In 1927, Russell gave a lecture titled Why I am not a Christian that would become a famous essay, influencing a new generation of religious critics. Russell received the Nobel Prize for Literature in 1950 "in recognition of his varied and significant writings in which he champions humanitarian ideals and freedom of thought."
A year later, Russell published this list of advice for an article titled 'The Best Answer to Fanaticism–Liberalism' in the New York Times Magazine.
1. Do not feel absolutely certain of anything.
2. Do not think it worth while to proceed by concealing evidence, for the evidence is sure to come to light.
3. Never try to discourage thinking for you are sure to succeed.
4. When you meet with opposition, even if it should be from your husband or your children, endeavor to overcome it by argument and not by authority, for a victory dependent upon authority is unreal and illusory.
5. Have no respect for the authority of others, for there are always contrary authorities to be found.
6. Do not use power to suppress opinions you think pernicious, for if you do the opinions will suppress you.
7. Do not fear to be eccentric in opinion, for every opinion now accepted was once eccentric.
8. Find more pleasure in intelligent dissent than in passive agreement, for, if you value intelligence as you should, the former implies a deeper agreement than the latter.
9. Be scrupulously truthful, even if the truth is inconvenient, for it is more inconvenient when you try to conceal it.
10. Do not feel envious of the happiness of those who live in a fool’s paradise, for only a fool will think that it is happiness.
What is human dignity? Here's a primer, told through 200 years of great essays, lectures, and novels.
- Human dignity means that each of our lives have an unimpeachable value simply because we are human, and therefore we are deserving of a baseline level of respect.
- That baseline requires more than the absence of violence, discrimination, and authoritarianism. It means giving individuals the freedom to pursue their own happiness and purpose.
- We look at incredible writings from the last 200 years that illustrate the push for human dignity in regards to slavery, equality, communism, free speech and education.
The inherent worth of all human beings<p>Human dignity is the inherent worth of each individual human being. Recognizing human dignity means respecting human beings' special value—value that sets us apart from other animals; value that is intrinsic and cannot be lost.</p> <p>Liberalism—the broad political philosophy that organizes society around liberty, justice, and equality—is rooted in the idea of human dignity. Liberalism assumes each of our lives, plans, and preferences have some unimpeachable value, not because of any objective evaluation or contribution to a greater good, but simply because they belong to a human being. We are human, and therefore deserving of a baseline level of respect. </p> <p>Because so many of us take human dignity for granted—just a fact of our humanness—it's usually only when someone's dignity is ignored or violated that we feel compelled to talk about it. </p> <p>But human dignity means more than the absence of violence, discrimination, and authoritarianism. It means giving individuals the freedom to pursue their own happiness and purpose—a freedom that can be hampered by restrictive social institutions or the tyranny of the majority. The liberal ideal of the good society is not just peaceful but also pluralistic: It is a society in which we respect others' right to think and live differently than we do.</p>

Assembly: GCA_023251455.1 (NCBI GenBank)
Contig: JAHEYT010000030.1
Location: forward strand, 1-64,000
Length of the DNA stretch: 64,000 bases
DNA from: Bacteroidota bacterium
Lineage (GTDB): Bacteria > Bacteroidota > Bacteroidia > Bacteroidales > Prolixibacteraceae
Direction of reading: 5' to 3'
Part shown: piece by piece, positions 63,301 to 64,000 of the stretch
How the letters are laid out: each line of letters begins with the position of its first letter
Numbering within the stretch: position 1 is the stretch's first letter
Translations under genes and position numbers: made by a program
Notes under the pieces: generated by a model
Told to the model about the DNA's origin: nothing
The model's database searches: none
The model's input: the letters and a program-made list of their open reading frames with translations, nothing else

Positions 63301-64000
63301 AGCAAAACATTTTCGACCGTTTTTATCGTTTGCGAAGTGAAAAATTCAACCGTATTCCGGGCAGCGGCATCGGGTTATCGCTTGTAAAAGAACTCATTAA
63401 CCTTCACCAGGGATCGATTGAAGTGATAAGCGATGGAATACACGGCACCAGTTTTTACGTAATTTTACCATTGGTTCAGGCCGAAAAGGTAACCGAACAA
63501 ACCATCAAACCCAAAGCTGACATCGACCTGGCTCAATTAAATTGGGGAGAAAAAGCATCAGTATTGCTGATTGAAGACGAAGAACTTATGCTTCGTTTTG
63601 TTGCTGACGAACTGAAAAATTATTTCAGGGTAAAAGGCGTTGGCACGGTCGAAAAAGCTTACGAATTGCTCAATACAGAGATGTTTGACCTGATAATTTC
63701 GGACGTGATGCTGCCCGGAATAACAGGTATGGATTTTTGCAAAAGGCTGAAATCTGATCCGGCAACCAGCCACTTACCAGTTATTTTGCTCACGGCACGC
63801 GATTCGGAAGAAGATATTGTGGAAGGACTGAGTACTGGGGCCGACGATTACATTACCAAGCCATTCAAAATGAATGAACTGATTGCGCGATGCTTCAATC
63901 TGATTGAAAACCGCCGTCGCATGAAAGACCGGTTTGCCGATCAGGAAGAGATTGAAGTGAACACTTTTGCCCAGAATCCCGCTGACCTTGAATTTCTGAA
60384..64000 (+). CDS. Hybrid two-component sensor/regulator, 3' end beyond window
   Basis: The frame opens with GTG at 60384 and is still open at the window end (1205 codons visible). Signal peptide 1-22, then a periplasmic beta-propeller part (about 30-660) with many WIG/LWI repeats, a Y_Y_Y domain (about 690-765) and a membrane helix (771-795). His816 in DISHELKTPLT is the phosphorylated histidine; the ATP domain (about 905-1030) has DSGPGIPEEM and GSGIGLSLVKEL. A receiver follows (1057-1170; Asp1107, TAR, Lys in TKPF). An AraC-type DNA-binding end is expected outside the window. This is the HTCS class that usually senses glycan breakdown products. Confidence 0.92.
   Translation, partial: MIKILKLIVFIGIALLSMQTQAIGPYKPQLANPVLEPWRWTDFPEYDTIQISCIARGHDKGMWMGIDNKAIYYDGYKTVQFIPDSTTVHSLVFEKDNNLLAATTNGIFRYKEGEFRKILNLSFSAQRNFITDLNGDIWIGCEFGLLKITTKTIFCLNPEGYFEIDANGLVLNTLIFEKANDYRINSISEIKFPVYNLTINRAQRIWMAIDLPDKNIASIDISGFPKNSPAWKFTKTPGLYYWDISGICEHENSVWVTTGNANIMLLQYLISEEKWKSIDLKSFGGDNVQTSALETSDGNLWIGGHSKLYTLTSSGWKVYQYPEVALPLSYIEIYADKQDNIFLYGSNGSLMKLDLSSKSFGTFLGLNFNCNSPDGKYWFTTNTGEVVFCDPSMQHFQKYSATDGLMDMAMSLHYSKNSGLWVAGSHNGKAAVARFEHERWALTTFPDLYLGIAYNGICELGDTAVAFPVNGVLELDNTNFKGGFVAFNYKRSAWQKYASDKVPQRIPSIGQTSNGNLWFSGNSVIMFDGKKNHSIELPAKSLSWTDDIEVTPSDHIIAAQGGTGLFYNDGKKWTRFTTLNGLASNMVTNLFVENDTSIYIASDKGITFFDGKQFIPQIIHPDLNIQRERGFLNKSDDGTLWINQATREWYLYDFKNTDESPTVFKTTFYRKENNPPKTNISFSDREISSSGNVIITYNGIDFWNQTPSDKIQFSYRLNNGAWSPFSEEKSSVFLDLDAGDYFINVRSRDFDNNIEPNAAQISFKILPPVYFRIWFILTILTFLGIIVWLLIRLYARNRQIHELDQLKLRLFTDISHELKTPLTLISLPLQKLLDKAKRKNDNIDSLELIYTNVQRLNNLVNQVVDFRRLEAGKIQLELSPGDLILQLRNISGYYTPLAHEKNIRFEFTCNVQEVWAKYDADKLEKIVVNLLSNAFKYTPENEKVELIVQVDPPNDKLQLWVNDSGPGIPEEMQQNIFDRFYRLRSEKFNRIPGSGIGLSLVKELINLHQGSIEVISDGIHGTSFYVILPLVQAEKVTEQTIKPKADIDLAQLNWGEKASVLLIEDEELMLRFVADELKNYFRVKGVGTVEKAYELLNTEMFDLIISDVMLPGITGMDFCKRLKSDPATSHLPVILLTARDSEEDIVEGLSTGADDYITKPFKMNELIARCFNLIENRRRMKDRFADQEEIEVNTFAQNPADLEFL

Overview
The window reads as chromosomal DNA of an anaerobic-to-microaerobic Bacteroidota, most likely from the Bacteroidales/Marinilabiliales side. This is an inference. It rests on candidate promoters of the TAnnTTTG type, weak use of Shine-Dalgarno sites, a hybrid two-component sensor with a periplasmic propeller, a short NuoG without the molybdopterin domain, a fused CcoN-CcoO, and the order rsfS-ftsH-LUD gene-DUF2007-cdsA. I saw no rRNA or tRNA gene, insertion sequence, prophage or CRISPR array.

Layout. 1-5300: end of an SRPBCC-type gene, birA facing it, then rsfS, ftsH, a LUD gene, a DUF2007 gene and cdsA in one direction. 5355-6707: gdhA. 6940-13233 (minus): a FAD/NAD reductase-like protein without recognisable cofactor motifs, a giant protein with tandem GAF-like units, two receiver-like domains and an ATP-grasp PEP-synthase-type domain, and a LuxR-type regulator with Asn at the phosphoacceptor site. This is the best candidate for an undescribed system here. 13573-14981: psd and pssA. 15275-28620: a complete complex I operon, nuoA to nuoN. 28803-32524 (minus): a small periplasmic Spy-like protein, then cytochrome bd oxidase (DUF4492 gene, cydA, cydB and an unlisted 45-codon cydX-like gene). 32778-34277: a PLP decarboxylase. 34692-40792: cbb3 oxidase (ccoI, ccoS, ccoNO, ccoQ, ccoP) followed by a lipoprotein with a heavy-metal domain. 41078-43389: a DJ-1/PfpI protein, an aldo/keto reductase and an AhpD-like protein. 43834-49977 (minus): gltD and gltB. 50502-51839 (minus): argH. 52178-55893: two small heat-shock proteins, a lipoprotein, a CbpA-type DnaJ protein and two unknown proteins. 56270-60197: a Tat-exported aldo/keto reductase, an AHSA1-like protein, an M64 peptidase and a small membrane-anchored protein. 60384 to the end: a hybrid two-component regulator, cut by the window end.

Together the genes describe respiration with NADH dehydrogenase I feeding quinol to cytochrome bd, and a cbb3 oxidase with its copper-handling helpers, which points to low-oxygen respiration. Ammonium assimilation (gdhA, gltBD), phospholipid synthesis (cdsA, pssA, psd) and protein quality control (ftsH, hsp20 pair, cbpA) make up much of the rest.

From the 19th century to today<p>With <a href="https://books.google.com/ngrams/graph?year_start=1800&year_end=2019&content=human+dignity&corpus=26&smoothing=3&direct_url=t1%3B%2Chuman%20dignity%3B%2Cc0" target="_blank" rel="noopener noreferrer">Google Books Ngram Viewer</a>, we can chart mentions of human dignity from 1800-2019.</p><img type="lazy-image" data-runner-src="https://assets.rebelmouse.io/eyJhbGciOiJIUzI1NiIsInR5cCI6IkpXVCJ9.eyJpbWFnZSI6Imh0dHBzOi8vYXNzZXRzLnJibC5tcy8yNDg0ODU0My9vcmlnaW4ucG5nIiwiZXhwaXJlc19hdCI6MTY1MTUwMzE4MX0.bu0D_0uQuyNLyJjfRESNhu7twkJ5nxu8pQtfa1w3hZs/img.png?width=980" id="7ef38" class="rm-shortcode" data-rm-shortcode-id="9974c7bef3812fcb36858f325889e3c6" data-rm-shortcode-name="rebelmouse-image" />
American novelist, writer, playwright, poet, essayist and civil rights activist James Baldwin at his home in Saint-Paul-de-Vence, southern France, on November 6, 1979.
Credit: Ralph Gatti/AFP via Getty Images
The future of dignity<p>Around the world, people are still working toward the full and equal recognition of human dignity. Every year, new speeches and writings help us understand what dignity is—not only what it looks like when dignity is violated but also what it looks like when dignity is honored. In his posthumous essay, Congressman Lewis wrote, "When historians pick up their pens to write the story of the 21st century, let them say that it was your generation who laid down the heavy burdens of hate at last and that peace finally triumphed over violence, aggression and war."</p> <p>The more we talk about human dignity, the better we understand it. And the sooner we can make progress toward a shared vision of peace, freedom, and mutual respect for all. </p>